Tips for getting references right
News recently that a barrister had faked his qualifications on his CV serves as a stark reminder of the importance of due diligence when it comes to new hires. An essential part of the hiring process is the reference, but it can be a minefield for both those needing a reference and those providing one.
Given the hot water that firms can get into for giving a bad or misleading reference, it has become commonplace for employers to state simply the facts such as job title and length of service, and have a blanket policy on this. Employees need to manage their expectations accordingly.
But if you are applying for a job, it will obviously help your application if there is someone you can rely on to extol your virtues and back up your claims that you will indeed be a brilliant new addition to a firm.
So, who would happily sing your praises? Sorry – relatives and friends are out of the question.
If your boss thinks you are wonderful, and is permitted to say so, then this is your trump card. However, just by asking them, you are setting the cat among the pigeons, revealing you are looking elsewhere.
A previous boss that has since left the firm may be a good option, as can a client. Then you can use your current boss as a referee further down the line, when the job is actually in the bag – although many offers state ‘subject to references’.
This is a tricky call to make as you don’t want to jeopardise your current role but the hiring firm may be reluctant to remove the condition, unless they already know you well, and may well insist that a reference is provided by your current boss.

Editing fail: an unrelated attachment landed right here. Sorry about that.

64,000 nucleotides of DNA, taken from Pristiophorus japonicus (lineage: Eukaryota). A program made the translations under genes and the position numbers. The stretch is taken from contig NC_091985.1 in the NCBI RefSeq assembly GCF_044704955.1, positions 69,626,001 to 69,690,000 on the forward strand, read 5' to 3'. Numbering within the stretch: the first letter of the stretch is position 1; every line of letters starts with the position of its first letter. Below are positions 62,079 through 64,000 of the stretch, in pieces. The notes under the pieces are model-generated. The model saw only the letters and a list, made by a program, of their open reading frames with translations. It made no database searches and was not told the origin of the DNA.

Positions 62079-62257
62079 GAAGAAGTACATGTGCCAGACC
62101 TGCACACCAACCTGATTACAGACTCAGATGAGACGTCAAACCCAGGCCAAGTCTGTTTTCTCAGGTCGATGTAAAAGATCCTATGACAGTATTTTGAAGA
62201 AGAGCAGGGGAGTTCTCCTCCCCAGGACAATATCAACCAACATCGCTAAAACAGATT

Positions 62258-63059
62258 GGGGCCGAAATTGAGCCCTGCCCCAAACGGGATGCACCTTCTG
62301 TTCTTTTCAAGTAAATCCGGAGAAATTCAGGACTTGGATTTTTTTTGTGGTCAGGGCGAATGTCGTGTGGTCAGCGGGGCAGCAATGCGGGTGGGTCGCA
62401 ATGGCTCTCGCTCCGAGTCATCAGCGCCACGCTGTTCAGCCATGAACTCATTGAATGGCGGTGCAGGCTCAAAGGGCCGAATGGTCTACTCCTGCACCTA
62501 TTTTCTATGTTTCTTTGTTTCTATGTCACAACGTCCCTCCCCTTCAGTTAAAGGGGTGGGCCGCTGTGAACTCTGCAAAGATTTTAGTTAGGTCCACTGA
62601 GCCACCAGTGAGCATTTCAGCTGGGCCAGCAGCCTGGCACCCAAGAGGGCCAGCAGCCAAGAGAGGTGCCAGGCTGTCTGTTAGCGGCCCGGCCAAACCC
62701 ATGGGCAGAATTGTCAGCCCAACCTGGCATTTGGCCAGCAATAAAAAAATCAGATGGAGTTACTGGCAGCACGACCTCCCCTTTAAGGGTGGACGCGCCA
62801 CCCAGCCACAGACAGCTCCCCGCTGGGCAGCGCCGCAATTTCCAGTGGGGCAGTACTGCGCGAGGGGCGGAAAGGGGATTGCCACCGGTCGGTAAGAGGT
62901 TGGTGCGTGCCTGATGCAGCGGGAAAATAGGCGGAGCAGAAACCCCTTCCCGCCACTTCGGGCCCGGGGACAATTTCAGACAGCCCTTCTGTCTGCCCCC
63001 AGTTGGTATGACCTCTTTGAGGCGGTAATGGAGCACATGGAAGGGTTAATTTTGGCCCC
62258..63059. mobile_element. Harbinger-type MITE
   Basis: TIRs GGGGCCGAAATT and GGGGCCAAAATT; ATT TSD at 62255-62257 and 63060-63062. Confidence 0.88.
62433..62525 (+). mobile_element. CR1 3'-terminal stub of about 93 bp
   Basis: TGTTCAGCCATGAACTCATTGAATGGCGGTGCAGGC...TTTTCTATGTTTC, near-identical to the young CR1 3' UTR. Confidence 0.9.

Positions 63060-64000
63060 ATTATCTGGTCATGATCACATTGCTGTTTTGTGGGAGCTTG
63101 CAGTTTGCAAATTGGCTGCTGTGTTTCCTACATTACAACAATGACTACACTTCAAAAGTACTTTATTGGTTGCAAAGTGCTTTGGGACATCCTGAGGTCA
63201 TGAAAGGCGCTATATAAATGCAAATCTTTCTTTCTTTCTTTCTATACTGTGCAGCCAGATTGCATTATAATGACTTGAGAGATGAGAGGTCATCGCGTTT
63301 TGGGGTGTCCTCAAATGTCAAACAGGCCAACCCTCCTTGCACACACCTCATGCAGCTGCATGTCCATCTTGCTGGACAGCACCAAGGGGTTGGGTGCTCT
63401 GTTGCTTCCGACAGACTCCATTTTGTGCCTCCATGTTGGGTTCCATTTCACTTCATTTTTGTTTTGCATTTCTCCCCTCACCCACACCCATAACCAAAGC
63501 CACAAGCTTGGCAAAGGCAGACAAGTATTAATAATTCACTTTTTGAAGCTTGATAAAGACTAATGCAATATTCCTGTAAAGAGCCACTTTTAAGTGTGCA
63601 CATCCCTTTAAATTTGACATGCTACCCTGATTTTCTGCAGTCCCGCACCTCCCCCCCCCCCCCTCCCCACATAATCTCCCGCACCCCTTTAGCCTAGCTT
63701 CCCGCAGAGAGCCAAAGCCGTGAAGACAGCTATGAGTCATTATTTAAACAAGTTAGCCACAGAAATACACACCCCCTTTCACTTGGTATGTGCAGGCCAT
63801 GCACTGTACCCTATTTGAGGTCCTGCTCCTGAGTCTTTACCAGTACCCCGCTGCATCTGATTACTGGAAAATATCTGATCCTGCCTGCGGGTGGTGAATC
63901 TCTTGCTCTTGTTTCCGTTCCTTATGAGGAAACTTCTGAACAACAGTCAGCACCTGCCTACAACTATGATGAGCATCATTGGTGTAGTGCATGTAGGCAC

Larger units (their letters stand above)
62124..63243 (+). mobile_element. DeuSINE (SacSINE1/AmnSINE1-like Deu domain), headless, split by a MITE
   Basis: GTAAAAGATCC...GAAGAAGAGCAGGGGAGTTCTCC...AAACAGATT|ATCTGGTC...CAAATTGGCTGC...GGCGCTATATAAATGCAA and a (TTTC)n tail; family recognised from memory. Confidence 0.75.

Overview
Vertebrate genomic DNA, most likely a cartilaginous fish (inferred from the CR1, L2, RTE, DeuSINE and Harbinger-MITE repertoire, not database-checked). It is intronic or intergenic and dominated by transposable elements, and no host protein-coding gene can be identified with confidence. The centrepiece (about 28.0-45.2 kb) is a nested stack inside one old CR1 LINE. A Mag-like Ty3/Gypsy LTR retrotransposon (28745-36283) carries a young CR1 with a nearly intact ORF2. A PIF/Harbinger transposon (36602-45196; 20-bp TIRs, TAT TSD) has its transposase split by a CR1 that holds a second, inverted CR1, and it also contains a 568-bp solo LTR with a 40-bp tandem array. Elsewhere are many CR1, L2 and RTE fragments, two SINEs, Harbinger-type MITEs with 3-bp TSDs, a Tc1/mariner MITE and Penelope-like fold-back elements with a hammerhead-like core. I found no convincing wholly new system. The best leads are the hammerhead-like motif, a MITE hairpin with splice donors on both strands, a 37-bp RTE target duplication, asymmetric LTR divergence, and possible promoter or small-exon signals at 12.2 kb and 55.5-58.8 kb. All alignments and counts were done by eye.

Consider also peers and those reporting to you as a source of references. 360-degree reviews are becoming popular with hiring managers requesting feedback from a candidate’s colleagues and juniors as well as managers.
Make sure you get the permission of those you’d like to have as referees and give them some advance warning that they may be contacted. Give them a way to decline politely by asking something along the lines of ‘do you have time to provide a reference?’
There is no need to list your referees on your CV – many CVs state ‘references available on request’ but it is arguable that this is unnecessary, as it will be assumed that you can. Your list of references can be kept separately until needed.
Put your list of referees in context so that your relationship to that person is clear, such as projects you have worked on together.
Think about how you can make their lives easier when they are contacted. Consider what qualities and skills are required in the new role, and make a bullet point list of how you meet those requirements. Then, if your referee obliges, these are things they can highlight to your potential new employer. Also send them a copy of your CV.
Your source of references should be something to keep in mind, whether or not you are looking for a new role. Collect references as you go along – LinkedIn provides a perfect vehicle for this. Cultivate contacts and maintain them – not many people want to be called up out of the blue by someone they have not worked with in years and suddenly expected to provide a glowing reference.
And good manners are everything; if your referee has been contacted always follow up with a thank you.